99 Bottles Of Vodka On The Bus..

Via Instapundit, (who like me, would like to think this story is true.)

“Eastern Ukraine is heavily ethnic Russian. The main industry is coal. The miners are rough, tough, and hate Yushchenko for wanting to take Ukraine away from Russia and toward the West,” writes Wheeler. “It was arranged for more than a thousand of them to be taken from Donetsk, the capital of the coal-mining region, by bus and train to Kiev, where, armed with clubs and blunt tools, they would physically beat up the Orange Revolutionaries. Such mass violence was not only to disperse the demonstrators but serve as an excuse for the government to declare martial law, suspending the Ukrainian Parliament (the Rada) and elections indefinitely.”
Now comes the secret weapon: vodka.
“When the miners got on their buses and trains, they found to their joy case after case of vodka � just for them. When they arrived in Kiev, trucks awaited them filled with more cases of vodka � all free provided by ‘friends’ of the Donetsk coal miners. Completely soused, they never made it to Independence Square. Too hammered blind to cause any violence at all, they had a merry time, passed out and were shipped back to Donetsk.”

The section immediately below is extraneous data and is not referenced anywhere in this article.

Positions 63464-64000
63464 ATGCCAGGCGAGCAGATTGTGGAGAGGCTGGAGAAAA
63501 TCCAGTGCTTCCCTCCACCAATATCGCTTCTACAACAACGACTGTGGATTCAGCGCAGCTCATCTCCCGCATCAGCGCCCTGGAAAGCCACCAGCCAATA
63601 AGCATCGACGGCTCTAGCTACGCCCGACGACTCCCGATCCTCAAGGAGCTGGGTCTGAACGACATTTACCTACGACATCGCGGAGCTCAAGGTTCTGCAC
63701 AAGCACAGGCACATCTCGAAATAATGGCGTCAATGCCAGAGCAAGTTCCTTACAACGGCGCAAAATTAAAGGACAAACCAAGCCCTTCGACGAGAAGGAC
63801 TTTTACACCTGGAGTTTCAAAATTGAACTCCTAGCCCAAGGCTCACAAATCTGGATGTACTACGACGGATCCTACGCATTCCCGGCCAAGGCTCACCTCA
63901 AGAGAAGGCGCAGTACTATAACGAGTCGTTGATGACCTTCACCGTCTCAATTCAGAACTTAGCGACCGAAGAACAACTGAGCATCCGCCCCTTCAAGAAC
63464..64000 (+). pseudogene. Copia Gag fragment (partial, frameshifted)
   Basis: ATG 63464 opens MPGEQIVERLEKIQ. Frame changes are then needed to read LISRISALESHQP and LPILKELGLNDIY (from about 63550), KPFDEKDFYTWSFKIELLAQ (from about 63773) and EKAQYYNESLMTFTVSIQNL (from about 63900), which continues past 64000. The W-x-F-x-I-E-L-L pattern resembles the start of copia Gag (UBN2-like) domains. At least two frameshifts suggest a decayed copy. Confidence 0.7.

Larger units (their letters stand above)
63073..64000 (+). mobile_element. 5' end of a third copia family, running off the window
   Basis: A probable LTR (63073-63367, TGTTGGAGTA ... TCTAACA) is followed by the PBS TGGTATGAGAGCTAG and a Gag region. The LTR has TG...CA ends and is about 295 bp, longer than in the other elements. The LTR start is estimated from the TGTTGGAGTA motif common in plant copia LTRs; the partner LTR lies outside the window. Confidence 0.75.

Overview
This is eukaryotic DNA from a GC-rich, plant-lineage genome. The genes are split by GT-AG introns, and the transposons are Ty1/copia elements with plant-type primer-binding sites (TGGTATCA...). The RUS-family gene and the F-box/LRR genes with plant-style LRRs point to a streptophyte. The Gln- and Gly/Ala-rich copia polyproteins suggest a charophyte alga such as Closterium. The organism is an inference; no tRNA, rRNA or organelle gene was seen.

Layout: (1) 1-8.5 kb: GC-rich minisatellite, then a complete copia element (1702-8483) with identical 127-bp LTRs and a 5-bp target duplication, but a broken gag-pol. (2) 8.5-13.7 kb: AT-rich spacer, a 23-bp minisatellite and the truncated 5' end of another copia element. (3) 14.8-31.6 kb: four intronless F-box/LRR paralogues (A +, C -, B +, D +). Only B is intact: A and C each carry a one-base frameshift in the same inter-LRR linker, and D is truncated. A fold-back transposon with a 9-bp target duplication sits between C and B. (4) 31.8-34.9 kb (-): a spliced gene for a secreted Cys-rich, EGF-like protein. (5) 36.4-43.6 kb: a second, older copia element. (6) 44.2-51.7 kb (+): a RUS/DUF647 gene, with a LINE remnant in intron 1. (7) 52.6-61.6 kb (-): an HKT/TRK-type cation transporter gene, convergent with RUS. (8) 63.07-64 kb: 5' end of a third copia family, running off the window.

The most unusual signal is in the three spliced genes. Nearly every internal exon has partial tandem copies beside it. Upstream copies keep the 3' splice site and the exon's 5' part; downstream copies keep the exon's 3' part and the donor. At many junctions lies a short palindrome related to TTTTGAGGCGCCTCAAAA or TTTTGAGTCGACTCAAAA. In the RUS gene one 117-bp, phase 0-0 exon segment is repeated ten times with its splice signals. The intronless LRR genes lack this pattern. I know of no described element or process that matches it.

Available only to subscribers of To the Point, Wheeler’s column goes on to explain who provided the liquor: teams of Porter Goss’ CIA working with their counterparts in British MI6 intelligence.

Well, it certainly sounds plausable… the rest is here.


Roger L. Simon;

In the midst of live-blogging the Iraq election the other night, I received an email that got my attention. It was from the State Department situation room and, aside from the ego-flattering surprise that people so highly placed were reading this blog in the midst of such an event, it contained some disappointing (although not horribly surprising) information about CNN correspondent Jane Arraf.